…(something) ruined coalesced into a formal unit following a one-off experimental collaboration back in May following a shout-out on Facebook from racketmonger Foldhead for recommendations for someone to provide vocals to compliment / contrast his wall-of-noise power electronics. My name was put forward by a handful of sonic sadists, and so it came to pass we brought a new level of brutality to an unsuspecting audience at CHUNK in Leeds. The idea for a showcase came before we’d decided anything else. Orlando Ferguson were top of our wants list, and promptly agreed, before we’d even decided exactly what we were doing, both for the gig and as a band. We didn’t even have a name. Truth is, we were deafened and buzzed on adrenaline and beer and before we’d even dismantled the kit, had decided it was going to be a thing.

The rest of the lineup coalesced largely through Paul (Foldhead’s) immense network of far-out acts. This was always going to be niche, an event that was about putting on a gig we wanted to see, regardless of who else’s tastes it would likely appeal to. This is where venues like The Fulford Arms are vital to the arts, and are sadly few and far between. Midweek in York, as long as the cost of paying the sound guy is covered one way or another, anything goes. Selling some pints beats no pints. As a totally underground, completely DIY operation, it’s only this kind of opening that makes catering to more outré tastes and providing a space for artists with a minority appeal.

So we went up first. I was only our second show after all. We’d failed to get the Paul’s visuals projected behind us, so they played on the screens at either side of the stage. Not ideal, not the impact we’d been hoping for, but sonically, it came together, probably.

…(something) ruined

How did we do? Alright, for sure. We’d spent five minutes planning the shape of the set and how it would build over the first few minutes, and Paul’s awareness of my delivery led to a set given to more undulations in comparison to the blazing wall of noise that was the first outing. The broad consensus was that we were brutal, but loud enough? The majority seemed to think so, but no-one fled the venue crying or with their ears bleeding, and I could even hear my own vocals in the monitors for 70% of the set, albeit only when I shouted so hard I felt like my throat would erupt – so probably not. Then again, could we ever be loud enough? Again, probably not. But I did shift a hell of a lot of books.

Primitive Knot, over from Manchester, are showcasing material from the latest release, Puritan. I use the plural because Primitive Knot is a band, although on this outing, it’s just front man Jim doing the work and creating the sound of a full band. It’s impressive to witness him playing synths and churning out grinding guitars over sequenced bass and drums, while also performing vocals.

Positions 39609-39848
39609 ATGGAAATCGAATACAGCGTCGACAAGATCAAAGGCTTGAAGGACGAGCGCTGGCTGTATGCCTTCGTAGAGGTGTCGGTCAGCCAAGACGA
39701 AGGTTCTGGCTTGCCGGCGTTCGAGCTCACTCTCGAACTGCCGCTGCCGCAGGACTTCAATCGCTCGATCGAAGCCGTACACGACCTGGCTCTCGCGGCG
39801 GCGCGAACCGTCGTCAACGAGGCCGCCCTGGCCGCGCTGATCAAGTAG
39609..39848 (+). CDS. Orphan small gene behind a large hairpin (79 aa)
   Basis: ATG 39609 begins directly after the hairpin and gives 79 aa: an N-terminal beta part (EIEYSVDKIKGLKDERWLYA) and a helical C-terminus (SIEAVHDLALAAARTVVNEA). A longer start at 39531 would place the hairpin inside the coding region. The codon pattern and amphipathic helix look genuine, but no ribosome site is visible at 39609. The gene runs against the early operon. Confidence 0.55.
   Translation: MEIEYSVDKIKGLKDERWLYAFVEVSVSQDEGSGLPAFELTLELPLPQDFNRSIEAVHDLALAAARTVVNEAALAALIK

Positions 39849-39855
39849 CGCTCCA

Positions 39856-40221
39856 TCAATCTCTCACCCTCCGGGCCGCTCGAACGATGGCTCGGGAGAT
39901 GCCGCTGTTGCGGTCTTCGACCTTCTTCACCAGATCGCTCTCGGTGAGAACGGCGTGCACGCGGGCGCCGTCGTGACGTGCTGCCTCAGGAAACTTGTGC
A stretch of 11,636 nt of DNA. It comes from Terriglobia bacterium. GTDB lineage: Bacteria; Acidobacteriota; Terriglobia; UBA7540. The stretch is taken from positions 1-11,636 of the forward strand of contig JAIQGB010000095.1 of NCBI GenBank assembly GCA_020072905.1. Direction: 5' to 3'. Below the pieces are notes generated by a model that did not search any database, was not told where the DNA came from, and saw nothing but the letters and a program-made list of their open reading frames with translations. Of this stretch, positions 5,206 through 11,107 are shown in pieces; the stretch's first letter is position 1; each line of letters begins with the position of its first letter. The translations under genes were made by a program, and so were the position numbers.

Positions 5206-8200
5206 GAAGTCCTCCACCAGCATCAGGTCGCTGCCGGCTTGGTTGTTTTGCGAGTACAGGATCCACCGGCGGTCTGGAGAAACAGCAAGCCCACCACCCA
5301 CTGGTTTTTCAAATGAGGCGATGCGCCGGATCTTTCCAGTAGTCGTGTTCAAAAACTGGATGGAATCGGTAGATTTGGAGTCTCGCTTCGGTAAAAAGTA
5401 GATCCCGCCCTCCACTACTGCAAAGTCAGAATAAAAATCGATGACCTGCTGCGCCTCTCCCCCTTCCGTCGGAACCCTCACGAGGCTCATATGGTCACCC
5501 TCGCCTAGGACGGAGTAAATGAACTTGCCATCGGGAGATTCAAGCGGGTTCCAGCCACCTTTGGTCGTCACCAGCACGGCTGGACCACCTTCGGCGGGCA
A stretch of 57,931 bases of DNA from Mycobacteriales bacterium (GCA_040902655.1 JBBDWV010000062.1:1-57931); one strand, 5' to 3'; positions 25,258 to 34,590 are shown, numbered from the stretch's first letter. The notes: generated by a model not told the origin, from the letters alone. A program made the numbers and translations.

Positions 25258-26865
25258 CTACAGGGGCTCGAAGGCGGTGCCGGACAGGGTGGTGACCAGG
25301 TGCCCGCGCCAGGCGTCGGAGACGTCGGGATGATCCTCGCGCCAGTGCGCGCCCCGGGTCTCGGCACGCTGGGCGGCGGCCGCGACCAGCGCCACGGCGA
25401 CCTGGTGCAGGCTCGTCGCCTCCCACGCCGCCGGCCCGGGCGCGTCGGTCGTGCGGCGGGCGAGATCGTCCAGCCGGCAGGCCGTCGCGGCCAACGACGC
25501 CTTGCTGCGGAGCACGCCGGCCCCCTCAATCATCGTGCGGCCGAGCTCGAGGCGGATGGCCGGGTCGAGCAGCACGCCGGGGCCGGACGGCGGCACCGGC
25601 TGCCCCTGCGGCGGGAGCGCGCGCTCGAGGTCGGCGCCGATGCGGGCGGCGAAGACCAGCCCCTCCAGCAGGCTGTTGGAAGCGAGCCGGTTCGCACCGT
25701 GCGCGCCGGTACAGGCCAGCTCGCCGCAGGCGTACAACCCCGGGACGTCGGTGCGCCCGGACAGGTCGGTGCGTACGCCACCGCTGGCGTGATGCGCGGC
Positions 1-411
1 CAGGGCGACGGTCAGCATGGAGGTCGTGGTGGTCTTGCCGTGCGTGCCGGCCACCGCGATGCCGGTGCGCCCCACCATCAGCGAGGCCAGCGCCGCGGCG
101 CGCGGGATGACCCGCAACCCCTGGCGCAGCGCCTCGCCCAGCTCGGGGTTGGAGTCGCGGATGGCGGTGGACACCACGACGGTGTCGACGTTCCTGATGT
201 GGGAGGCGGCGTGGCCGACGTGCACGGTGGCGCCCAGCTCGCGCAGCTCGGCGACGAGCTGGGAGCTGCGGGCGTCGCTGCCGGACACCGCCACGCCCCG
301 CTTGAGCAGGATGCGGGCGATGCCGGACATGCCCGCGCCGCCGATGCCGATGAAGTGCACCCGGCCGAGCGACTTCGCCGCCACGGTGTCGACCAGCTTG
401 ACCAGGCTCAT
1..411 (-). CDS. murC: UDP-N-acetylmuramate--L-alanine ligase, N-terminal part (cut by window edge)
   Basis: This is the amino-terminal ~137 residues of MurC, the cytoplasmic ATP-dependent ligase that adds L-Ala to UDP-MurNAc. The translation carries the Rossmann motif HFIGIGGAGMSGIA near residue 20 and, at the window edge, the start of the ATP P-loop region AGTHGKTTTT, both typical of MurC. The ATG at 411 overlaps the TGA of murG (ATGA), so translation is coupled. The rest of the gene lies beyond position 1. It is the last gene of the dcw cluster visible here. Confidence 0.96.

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Primitive Knot

Said vocals are often single words, shouted, with heavy echo, reverberating into a churn of metallic overdrive, repetitive cyclical riffs, strongly reminiscent of the industrial grind of Godflesh, complete with thunderous mechanised drumming. It’s dense, oppressive, harsh, relentless. And as the only guitar of the night, PK’s set provides an essential contrast, standing out for all the right reasons.

Continuing to forge further contrasts, standing starkly against the regimented, heavily rhythmic attack of Primitive Knot, Territorial Gobbings’ freeform improvisational irreverence is different again, and then some. The new album, Sausage Chain, is a mess of random noises, but doesn’t really prepare the recipient for the crazed performance art that is the live show. Theo Gowans is nothing if not a showman, and one who doesn’t care about popularity or reception: tonight’s set begins with swinging mics and clanking beer bottles and concludes with cables and kit and the artist in a messy heap strewn across the stage. People watch perplexed, uncomfortable. Good. Art should challenge, be awkward and uncomfortable. And this is extremely awkward and uncomfortable – which is precisely why it’s ace.

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Territorial Gobbing

John Tuffen and Ash Sagar, of more bands than I’ve had pints on a big night, are Orlando Ferguson. They sit twiddling knobs and looking intently at their kit, and don’t actually look like they’re playing chess this time around. It’s the bigger table and side-by-side positioning.

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Orlando Ferguson

Tonight’s set is so much more than electronic drone, and the long, sweeping notes that provide the foundations create an expansive field in which they conjure an atmospheric soundscape. Sonically, they explore an array of textures and tones, and their improvisation is magnificently intuitive. It’s a pleasure to watch, and an even greater pleasure to hear, and following the raging tempests of weirdness and noise from the preceding acts, their altogether more tranquil approach provides some welcome calm and relief to round of a varied yet complimentary array of far-out music. And if you missed it – as most did- you missed out.

We usually review albums and live shows. Sometimes we preview them. Following our involvement in the recent Humankind show in London featuring Bruxa Maria, Modern Technology, and Christopher Nosnibor vs Cementimental, this extends the departure into hosting and promotion….

Gig Poster 29 Aug 19

Facebook event? Yep… https://www.facebook.com/events/346436192966478/